* Hemp

Hemp is a nutrient-rich whole food in its natural state and has a higher pH balance than many other protein sources. Hemp possesses all 10 essential amino acids and its amino profile boosts the immune system and hastens recovery. It includes anti-inflammatory properties to swiftly repair soft tissue damage caused by snowshoeing. Edestin is an intergral part of DNA and is prevalent in hemp–making hemp the closest plant source closest to the human amino acid profile.

High-quality complete protein such as hemp is vital to muscle tissue regeneration and fat metabolism. Its superior digestibility allows hemp to retain its high level of vitamins, minerals, antioxidants, fiber, alkaline, and chlorophyll. Protein ingestion releases hormones enabling the body to more easily utilize its fat reserves to improve endurance. The quality of protein is paramount to reducing the digestive strain on the body. The natural state of this raw food allows its digestive enzymes to remain intact and enhance assimilation. Protein becomes denatured when cooked at 161 degrees or higher. Its amino acid chains are deranged and become more toxic than usable to the body.

Hemp crops are environmentally superior. Hemp can be grown in hot and cold environments to make use of discarded land. It can be grown in arid conditions and conserve water by making irrigation unnecessary. Select a deep, rich green color to signify freshness when purchasing hemp. It should have a pleasant smell and a nutty taste.

* Enzymes and Probiotics

Enzymes are required to digest food into energy for the body. The absence of enzymes can result in illness and disease–even if one’s diet is optimal. Enzymes are destroyed by stress and fortify the immune system when pollutants are present. The speed and quality of cellular regeneration after snowshoeing is in part dependent on enzyme prevalence.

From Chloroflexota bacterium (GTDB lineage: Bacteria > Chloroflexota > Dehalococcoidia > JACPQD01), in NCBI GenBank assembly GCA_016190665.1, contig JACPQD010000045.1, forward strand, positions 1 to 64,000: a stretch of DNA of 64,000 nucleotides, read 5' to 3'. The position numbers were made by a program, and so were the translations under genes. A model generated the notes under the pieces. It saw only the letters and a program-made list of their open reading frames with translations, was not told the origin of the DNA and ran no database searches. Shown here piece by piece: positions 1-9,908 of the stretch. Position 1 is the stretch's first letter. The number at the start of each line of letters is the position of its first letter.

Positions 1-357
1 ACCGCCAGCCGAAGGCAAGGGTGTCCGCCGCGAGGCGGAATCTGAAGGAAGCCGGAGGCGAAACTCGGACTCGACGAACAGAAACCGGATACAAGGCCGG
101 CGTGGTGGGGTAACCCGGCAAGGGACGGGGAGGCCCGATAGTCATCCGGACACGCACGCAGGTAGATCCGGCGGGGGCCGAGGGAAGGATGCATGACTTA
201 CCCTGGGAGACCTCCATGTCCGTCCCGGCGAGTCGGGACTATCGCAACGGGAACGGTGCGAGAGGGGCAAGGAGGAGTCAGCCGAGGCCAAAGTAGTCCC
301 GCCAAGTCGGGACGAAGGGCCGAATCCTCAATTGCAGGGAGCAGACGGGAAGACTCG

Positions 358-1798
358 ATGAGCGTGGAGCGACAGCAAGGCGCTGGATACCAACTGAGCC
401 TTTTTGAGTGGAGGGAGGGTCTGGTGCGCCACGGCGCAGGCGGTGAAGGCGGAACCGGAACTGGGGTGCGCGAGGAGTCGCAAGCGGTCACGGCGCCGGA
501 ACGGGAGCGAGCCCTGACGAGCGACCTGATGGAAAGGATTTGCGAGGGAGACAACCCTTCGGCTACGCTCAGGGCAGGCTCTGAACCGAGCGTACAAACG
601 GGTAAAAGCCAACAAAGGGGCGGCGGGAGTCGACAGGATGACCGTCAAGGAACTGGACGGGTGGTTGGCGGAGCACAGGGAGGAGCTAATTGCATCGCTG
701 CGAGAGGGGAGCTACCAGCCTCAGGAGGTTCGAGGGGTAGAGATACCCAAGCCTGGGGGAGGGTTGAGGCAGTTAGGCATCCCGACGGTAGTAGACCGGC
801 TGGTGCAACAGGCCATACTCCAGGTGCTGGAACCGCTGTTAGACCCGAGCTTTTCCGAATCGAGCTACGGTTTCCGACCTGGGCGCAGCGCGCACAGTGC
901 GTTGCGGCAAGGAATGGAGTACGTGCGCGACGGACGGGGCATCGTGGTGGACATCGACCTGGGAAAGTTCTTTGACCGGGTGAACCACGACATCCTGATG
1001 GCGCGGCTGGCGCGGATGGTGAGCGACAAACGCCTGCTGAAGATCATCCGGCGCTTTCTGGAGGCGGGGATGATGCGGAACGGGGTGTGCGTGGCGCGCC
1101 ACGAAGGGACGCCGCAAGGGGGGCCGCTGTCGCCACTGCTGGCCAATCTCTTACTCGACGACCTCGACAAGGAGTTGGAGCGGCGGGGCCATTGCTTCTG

Raw foods retain its enzymes. Supplementation is an option to consider to maintain optimal health.

Probiotics support intestinal flora and increase the bioavailability of minerals–especially calcium. It will assist the body to digest, process, and ultilze complex carbohydrates and protein. This form of ‘good’ bacteria ensures absorption through the intestines. Probiotics will reduce the prospect of infection and the need for antibiotics.

Other foods to note include Mangosteen, Acai, tempeh, flax, sea vegetables, sprouts, Stevia, and Yerba Mate. This list is not exhaustive.

America is one of the sickest nations on the planet. When we base our food choices on the awareness and interconnectedness of humans and the environment we realize that isolation of one another is no longer tenable. The same is true for your level of wellness, fitness, and your snowshoeing prowess. We cannot control or escape it–it is the fabric of our being. It is not something ‘out there’ but instead something within each of us.

The digestive benefits of a plant-based diet and its lifestyle ramifications have been well-documented. It is recognized that an organic, plant-based, whole foods lifestyle is superior for human health. It also helps to prevent animal abuse, helps to preserve topsoil, rainforests, air and water quality, and is capable of feeding more humans than an animal-based diet…what are you waiting for?

Snowshoers are intelligent and affluent enough to recognize the relationship among wellness, animal welfare, and environmental stewardship. We ought to be aware that every action, gesture, decision, and footstep affects our planet and our own survival. This should be the mindset moving forward. I encourage you today to take action and integrate your passion for snowshoeing to achieve optimum wellness and preserve your snowshoeing environment.

© 2007 Jeff Kildahl


  • Jeff Kildahl is a writer, author, wellness consultant and philanthropist advancing preventive health care by synthesizing primary source nutrition and fitness as the principal components of the practice of medicine. Kildahl is a sponsored vegan ultra-endurance athlete credentialed in bioenergetics, biomechanics, metabolic efficiency™ testing, sport nutrition, and natural medicine. He is a dynamic member of CUBE™ ~ a professional speakers group ~ empowering others to harmonize the "Keys to Living in the Song of Life." He is the wellness editor at Snowshoe Magazine, United States Snowshoe Association columnist, and contributor to health, fitness and wellness sites, blogs and publications. He is a US-based ultra-endurance athlete and philanthropist for the 100 FOR 100 Movement ~ Kildahl is the creator and president of The Wholistic Edge® ~ a visionary firm providing synergistic solutions to transcend health, performance, and potential in life and sport from the inside out via the principles of Performance Medicine™ ~